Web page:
Tuesday, June 20, 2006

Which Broadcaster?

Keith Windschuttle's appointment to the ABC board has kicked off a new round of vituperation in Melbourne's respectable journals of opinion. Some selections from the right-hand side of the debate -

This point of view is never given fair coverage in ABC treatments of the subject. It is shouted down or airily dismissed. There is a similar refusal to accept rational debate of most other political and social matters in Australia that do not accord with the prevalent progressivist view.

Or this, from my old politics tutor -

Those who most vigorously pursue the cause of the "independence" of the ABC can't appreciate that most of the time the ABC only ever gives coverage to one side of politics. If government is truly to be "held to account", why is it that the ABC only attacks governments (Labor and Liberal) from a left-wing perspective?

Quite frankly, which station are the ABC's critics watching (or listening to)? Try sifting the ABC website to pick out the current affairs coverage - it takes longer than you expect, because there's not much. Then sit down and watch these programs on a regular basis, keeping an eye out for 'progressive bias'. What you're left with is Tony Jones or Kerry O'Brien grilling ministers and right-wing pundits with a shade more energy than they give other interviewees, and Media Watch playing up each new revelation of government or corporate manipulation.

If that's considered shutting down national debate, then 'mainstream Australia' is less secure than its self-appointed advocates would have us believe. Do the people who sit in the offices of Quadrant and the Murdoch papers - always ready to accuse the left of paternalism - think that viewers can't tell when an interviewer like Jones is skewing the issues? Are they afraid the public will start getting its opinions at the oracle of the ABC?

And how exactly does the ABC qualify as 'Marxist'? The way the right's culture warriors throw this term around makes you wonder whether they've ever met a Marxist (even Windschuttle, who once professed to be one). The only group on the Australian political scene that fits the description is the Socialist Alternative, whose activities these days are confined to competing for poster space on university campuses. Really, the only thing 'red' about Kerry O'Brien is his hair, and that not very much.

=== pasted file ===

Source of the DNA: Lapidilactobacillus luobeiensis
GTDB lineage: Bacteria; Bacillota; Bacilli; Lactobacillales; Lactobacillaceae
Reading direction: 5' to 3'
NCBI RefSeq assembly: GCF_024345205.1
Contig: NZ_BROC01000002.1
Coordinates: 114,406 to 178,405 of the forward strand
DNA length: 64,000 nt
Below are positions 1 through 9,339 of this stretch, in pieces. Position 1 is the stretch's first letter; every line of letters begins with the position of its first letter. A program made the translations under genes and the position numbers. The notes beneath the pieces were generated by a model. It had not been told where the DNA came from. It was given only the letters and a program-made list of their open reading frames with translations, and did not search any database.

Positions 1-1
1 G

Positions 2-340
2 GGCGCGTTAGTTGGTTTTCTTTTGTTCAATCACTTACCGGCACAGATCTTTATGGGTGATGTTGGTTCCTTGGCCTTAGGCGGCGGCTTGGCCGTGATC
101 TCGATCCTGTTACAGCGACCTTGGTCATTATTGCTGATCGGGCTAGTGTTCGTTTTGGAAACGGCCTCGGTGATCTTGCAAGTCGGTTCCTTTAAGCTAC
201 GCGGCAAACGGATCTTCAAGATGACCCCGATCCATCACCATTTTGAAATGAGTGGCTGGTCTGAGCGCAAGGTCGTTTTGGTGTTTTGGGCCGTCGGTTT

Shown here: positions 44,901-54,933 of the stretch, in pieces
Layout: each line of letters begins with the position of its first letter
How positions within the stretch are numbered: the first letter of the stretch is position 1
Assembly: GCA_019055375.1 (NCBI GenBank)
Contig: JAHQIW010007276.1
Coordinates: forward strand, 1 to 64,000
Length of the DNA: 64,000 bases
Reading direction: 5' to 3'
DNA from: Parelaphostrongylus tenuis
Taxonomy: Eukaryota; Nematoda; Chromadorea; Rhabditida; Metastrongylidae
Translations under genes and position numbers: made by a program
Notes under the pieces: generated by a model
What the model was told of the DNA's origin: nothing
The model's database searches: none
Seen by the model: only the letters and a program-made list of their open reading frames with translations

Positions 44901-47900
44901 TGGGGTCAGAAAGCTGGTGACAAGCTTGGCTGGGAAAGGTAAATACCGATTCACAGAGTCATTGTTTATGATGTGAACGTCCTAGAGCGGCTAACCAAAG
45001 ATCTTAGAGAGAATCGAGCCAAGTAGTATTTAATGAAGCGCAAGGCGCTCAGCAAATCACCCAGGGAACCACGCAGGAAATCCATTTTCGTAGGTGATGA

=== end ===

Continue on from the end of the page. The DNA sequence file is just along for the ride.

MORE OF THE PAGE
One might give the ABC's critics credit for standing on principle: a taxpayer-funded broacaster should not tolerate systemic bias among its news presenters, however mild or restricted. But the same hysterical guns are turned on the Fairfax press and the 'intelligentsia', that amorphous group whose main occupation is subverting the government and denigrating 'ordinary Australians' (another Herald Sun speak-think). Honestly, only a paranoiac could see The Age as some kind of socialist rag. Its commentary is so toothless that even viewed from the far-right shore it's nothing more than - to quote a genuine Marxist - a 'paper tiger'. There are Melbourne papers that use their op-ed pages to slander whole social groups (notably teachers, judges and academics) and undermine one of the major political parties, but they're not Fairfax-owned.

This campaign against the ABC is just another case of the right using sledgehammers against walnuts that offend their sensibilities. Like spending billions on missile defence against the chance of a North Korean rocket hitting Alaska, while the polar ice caps melt and the world runs out of drinking water. Or lobbying to get homosexuals kicked out of the US military while the wheels are coming off in Iraq. Threats should draw responses based on their magnitude, not their ideological component. But it seems that 'conservative' opinion-makers get more intellectual satisfaction from shadow-boxing with terrorist-sympathising, latte-sipping, Australia-hating postmodernists.

1 comment:

John Lee said...

For prime examples of the sort of thing that the Bolt/Albrechtsen/Pearson crowd interprets as 'left-wing bias', see this piece in today's Age on North Korea's missile program. Or this one by Mick Dodson on indigenous self-determination, or this one by Ken Davidson on governance in Australia. Note the common denominator - they criticise the US and Australian governments...